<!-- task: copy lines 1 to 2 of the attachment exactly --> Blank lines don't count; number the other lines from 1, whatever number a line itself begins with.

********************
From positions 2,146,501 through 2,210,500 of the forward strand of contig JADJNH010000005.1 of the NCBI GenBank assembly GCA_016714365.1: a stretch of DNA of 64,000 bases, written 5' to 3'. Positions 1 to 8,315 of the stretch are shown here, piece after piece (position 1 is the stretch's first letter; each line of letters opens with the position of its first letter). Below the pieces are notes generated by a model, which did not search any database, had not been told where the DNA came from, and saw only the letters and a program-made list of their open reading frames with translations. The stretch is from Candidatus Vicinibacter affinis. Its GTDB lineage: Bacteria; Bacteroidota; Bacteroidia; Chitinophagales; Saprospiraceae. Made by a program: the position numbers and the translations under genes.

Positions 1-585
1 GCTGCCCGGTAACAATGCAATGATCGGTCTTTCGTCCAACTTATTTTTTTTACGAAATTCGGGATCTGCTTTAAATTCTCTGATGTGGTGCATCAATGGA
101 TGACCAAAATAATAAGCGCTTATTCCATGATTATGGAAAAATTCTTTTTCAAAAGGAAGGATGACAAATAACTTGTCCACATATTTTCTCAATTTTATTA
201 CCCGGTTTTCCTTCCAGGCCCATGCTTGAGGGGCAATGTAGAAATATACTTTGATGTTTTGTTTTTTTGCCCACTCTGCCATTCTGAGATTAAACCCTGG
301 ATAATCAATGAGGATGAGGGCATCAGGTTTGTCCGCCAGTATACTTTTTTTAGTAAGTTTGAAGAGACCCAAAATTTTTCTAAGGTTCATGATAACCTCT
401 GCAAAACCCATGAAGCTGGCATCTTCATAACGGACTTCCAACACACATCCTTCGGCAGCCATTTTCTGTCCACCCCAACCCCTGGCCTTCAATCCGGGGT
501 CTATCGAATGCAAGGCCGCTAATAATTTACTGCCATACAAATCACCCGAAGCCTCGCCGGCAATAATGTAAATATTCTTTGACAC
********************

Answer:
From positions 2,146,501 through 2,210,500 of the forward strand of contig JADJNH010000005.1 of the NCBI GenBank assembly GCA_016714365.1: a stretch of DNA of 64,000 bases, written 5' to 3'. Positions 1 to 8,315 of the stretch are shown here, piece after piece (position 1 is the stretch's first letter; each line of letters opens with the position of its first letter). Below the pieces are notes generated by a model, which did not search any database, had not been told where the DNA came from, and saw only the letters and a program-made list of their open reading frames with translations. The stretch is from Candidatus Vicinibacter affinis. Its GTDB lineage: Bacteria; Bacteroidota; Bacteroidia; Chitinophagales; Saprospiraceae. Made by a program: the position numbers and the translations under genes.

Positions 1-585